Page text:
Mouse hematopoiesis begins in the fetal liver after day 11 of embryonic life and the fetal liver remains the major hematopoietic organ until the first postnatal week (22). To investigate the role of CXCR4 in early hematopoiesis, fetal liver cell suspensions from E18.5 embryos were analyzed by flow cytometry for the development of B lymphocytes and myeloid progenitors. In comparison with wild-type and heterozygous littermates, the B220+/CD43+ pro-B population was severely reduced in CXCR4-deficient fetal liver (7.0% vs. 0.2% respectively) (Fig. (Fig.22A). E15.5 fetal liver cells were cultured in vitro with IL-7 to induce the proliferation of the pro-B population (20, 23). Wild-type fetal liver yielded a large proportion of pro-B cells upon IL-7 stimulation (58.8%), whereas CXCR4-deficient fetal liver yielded few pro-B cells (1.6%) (Fig. (Fig.22B).

Figure 2
Defects in B-lymphopoiesis and myelopoiesis and normal T lymphopoiesis in CXCR4−/− mice determined by flow cytometry. (A and B) Pro-B cells (B220+CD43+) within lymphocyte scatter gates were enumerated in E18.5 fetal liver ...

T Lymphopoiesis in CXCR4-Deficient Thymus.

The thymus of E18.5 CXCR4-deficient embryos appeared histologically normal (data not shown). Flow cytometry confirmed that CD4+CD8+ T cell progenitors were not affected (Fig. (Fig.22D). Although CXCR4 expression was shown to be modulated during T cell differentiation in a maturation-dependent pattern in thymus (24), CXCR4-deficient thymocytes were able to differentiate from immature CD4+/CD8+ cells to mature single positive cells in in vitro fetal thymic organ culture (Fig. (Fig.22E) (21).

Hematopoiesis in CXCR4-Deficient Bone Marrow.

During mouse fetal development, bone marrow becomes the hematopoietic site after E15 and remains the major definitive hematopoietic organ throughout life (22, 25). Sections of E15.5 wild-type bone marrow revealed nearly 100% cellularity with a predominance of early myeloid and erythroid elements. In contrast, the marrow from E15.5 CXCR4-deficient embryo is hypocellular with marked reduction in hematopoiesis. The entire marrow is composed predominantly of stromal cells and osteoblasts with a severe reduction in all hematopoietic lineages (data not shown). Sections from E18.5 CXCR4-deficient bone marrow also showed reduced hematopoiesis but with cellularity comparable with wild-type control and normal numbers of maturing erythrocytes and megakaryocytes (Fig. (Fig.33B).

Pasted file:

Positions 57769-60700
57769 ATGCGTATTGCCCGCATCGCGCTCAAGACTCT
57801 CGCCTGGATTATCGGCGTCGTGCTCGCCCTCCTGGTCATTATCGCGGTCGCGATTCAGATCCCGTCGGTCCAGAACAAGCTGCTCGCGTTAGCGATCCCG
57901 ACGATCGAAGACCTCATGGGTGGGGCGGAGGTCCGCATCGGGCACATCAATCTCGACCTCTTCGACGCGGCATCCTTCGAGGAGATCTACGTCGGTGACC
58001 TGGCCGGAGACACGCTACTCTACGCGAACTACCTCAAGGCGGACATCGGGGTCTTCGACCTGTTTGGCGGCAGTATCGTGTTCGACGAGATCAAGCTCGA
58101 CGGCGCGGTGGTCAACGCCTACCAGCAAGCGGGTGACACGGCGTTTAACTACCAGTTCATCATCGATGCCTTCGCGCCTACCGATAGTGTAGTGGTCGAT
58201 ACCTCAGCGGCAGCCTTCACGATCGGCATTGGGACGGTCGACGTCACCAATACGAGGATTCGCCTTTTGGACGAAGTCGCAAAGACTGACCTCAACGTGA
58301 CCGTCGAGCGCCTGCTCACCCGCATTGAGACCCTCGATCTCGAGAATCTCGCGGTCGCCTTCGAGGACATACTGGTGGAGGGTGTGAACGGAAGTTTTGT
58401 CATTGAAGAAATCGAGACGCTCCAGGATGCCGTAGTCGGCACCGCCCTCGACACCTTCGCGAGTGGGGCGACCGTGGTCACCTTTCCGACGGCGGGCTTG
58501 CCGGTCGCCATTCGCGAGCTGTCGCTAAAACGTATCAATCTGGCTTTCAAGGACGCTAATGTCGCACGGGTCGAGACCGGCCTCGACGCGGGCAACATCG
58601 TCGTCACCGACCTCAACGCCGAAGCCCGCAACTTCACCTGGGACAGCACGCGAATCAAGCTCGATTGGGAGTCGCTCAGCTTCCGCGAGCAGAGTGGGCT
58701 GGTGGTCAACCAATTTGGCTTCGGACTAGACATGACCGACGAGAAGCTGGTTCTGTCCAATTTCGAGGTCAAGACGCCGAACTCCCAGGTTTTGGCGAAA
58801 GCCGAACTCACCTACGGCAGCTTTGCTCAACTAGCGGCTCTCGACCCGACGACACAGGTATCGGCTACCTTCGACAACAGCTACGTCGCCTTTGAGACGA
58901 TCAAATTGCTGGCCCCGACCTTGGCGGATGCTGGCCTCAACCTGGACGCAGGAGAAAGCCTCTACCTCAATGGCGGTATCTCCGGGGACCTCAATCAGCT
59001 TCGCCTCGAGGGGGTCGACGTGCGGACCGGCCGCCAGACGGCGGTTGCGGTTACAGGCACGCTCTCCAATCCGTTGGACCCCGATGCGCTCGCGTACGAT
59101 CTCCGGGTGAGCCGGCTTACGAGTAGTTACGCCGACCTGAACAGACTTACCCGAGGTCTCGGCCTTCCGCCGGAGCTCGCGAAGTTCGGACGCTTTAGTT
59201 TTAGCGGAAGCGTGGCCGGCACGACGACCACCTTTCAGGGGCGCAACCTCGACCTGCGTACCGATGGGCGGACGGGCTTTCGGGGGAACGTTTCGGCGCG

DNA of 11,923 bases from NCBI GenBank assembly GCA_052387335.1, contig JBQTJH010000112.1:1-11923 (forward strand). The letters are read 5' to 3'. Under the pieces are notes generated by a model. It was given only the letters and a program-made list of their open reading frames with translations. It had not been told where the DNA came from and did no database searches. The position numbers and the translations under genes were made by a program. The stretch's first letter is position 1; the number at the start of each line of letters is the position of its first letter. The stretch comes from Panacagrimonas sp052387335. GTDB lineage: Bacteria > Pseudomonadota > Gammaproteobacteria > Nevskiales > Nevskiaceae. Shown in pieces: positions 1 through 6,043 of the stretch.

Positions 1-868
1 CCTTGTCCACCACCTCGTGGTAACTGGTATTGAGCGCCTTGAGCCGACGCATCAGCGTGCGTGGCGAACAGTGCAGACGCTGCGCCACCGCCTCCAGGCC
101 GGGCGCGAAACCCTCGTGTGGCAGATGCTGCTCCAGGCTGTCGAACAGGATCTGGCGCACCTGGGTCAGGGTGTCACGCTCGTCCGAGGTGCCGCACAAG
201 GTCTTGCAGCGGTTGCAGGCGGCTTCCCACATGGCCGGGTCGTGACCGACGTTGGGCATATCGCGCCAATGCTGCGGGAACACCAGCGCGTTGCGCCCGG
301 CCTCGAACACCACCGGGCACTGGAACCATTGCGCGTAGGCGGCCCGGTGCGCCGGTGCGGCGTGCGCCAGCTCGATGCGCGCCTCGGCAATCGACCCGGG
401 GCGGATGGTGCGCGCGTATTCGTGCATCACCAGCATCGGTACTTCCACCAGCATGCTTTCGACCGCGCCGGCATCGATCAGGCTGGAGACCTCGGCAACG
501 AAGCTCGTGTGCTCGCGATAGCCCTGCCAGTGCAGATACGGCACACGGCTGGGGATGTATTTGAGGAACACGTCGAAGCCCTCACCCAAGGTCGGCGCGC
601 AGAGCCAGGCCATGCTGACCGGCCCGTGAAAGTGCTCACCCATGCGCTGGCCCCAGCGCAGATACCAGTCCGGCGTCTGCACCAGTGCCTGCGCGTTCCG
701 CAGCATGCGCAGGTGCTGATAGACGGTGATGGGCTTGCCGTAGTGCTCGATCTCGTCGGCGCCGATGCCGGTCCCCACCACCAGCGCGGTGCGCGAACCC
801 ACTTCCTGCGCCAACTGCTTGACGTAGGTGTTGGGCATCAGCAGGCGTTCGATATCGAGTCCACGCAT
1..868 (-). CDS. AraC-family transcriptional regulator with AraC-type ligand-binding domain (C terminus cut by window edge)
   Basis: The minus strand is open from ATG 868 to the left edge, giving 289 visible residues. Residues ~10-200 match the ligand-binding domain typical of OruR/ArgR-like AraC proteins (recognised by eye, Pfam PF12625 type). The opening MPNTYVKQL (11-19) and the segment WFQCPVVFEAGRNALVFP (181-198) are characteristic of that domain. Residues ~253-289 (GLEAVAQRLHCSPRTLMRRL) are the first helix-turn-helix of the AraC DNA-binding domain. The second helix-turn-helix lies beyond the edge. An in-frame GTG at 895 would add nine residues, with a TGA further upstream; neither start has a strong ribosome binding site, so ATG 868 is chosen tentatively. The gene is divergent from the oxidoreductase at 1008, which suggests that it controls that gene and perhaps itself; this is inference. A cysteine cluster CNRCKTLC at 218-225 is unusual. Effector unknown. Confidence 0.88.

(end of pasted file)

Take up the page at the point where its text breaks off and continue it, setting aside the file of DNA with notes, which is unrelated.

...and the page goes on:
Figure 3
Defects in B-lymphopoiesis and myelopoiesis in CXCR4−/− and SDF-1−/− mice. (AC) Sections of femur bone marrow stained with H&E. Arrows indicate erythroid and megakaryocytic cells. (DF) Sections ...

Myelopoiesis Defects in CXCR4- and SDF-1-Deficient Mice.

The development of myeloid cells in CXCR4-deficient fetal liver was monitored with two sets of surface markers, CD11b/CD18 and CD11b/Gr-1. Myeloid cells in E18.5 CXCR4-deficient fetal liver were reduced to 25% of the numbers seen in wild-type control (Fig. (Fig.22C). This result was confirmed by histologic evaluation of E18.5 liver, which revealed noticeable reduction of myelopoiesis with marked erythroid predominance and many fewer mature myeloid elements as compared with wild-type (Fig. (Fig.33 G and H). SDF-1-deficient mice showed an identical reduction in liver myelopoiesis by histologic (Fig. (Fig.33I), cytochemical and flow cytometry analyses (data not shown). Markedly reduced myeloid elements also were noted in the spleen of both CXCR4- and SDF-1-deficient E18.5 mice (data not shown).

The most dramatic effect of CXCR4 deficiency on myelopoiesis was seen in the bone marrow. Sections of E18.5 wild-type bone marrow were hypercellular with a predominance of myeloid elements (Fig. (Fig.33 A and D). In contrast, the CXCR4-deficient marrow showed a virtual absence of myeloid forms as determined by hematoxylin/eosin (H&E) staining (Fig. (Fig.33B), cytochemical stains for chloroacetate esterase (Fig. (Fig.33E) and myeloperoxidase (data not shown). An identical phenotype was observed in SDF-1-deficient bone marrow (Fig. (Fig.33 C and F) as previously reported (6).

Abnormal Neuron Migration in CXCR4- and SDF-1-Deficient Cerebellum.

During embryonic development, CXCR4 is expressed in the proliferative neuroepithelium by E14 (18). Initial histological exam revealed a disorganized cerebellum in both CXCR4- and SDF-1-deficient mice, in contrast to normally formed cerebrum, basal ganglia, midbrain, and spinal cord (data not shown). The E18.5 cerebellum has a distinct cytoarchitecture with two principal neuronal populations. The most peripheral external granule cell layer (EGL), comprises proliferative granule cell precursors, with an underlying diffuse Purkinje cell layer (26). As compared with the well-developed wild-type cerebellum with distinct layers, H&E staining of E18.5 CXCR4- and SDF-1-deficient cerebellum revealed a markedly attenuated EGL and the presence of chromophilic cell clumps within the cerebellar anlage (Fig. (Fig.4).4).

Figure 4
Cerebellum defects in CXCR4−/− and SDF-1−/− mice. Coronal sections of E18.5 cerebellum stained with H&E. Arrows indicate EGL and asterisk indicates Purkinje cell layer.